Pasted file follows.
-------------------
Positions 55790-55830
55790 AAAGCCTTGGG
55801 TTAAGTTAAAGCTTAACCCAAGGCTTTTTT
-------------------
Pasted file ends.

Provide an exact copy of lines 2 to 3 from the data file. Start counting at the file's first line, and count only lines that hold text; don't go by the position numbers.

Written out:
55790 AAAGCCTTGGG
55801 TTAAGTTAAAGCTTAACCCAAGGCTTTTTT